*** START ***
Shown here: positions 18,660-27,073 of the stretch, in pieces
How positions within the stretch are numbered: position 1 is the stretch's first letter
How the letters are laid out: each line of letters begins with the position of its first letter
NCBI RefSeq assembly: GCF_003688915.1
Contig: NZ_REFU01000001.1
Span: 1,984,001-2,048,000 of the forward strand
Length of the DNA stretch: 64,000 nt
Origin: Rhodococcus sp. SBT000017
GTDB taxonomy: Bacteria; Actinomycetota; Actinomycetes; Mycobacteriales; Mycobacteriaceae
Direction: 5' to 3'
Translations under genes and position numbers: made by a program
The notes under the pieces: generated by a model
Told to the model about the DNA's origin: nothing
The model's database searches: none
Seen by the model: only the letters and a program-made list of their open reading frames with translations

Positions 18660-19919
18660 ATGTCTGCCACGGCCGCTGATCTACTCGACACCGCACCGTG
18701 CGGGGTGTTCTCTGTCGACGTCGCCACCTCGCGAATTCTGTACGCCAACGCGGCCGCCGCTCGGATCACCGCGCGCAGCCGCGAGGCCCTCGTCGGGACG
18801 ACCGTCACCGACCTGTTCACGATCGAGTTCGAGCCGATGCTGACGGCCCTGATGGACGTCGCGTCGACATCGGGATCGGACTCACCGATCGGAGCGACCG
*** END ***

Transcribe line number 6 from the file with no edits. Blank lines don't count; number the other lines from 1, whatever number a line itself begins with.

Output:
Span: 1,984,001-2,048,000 of the forward strand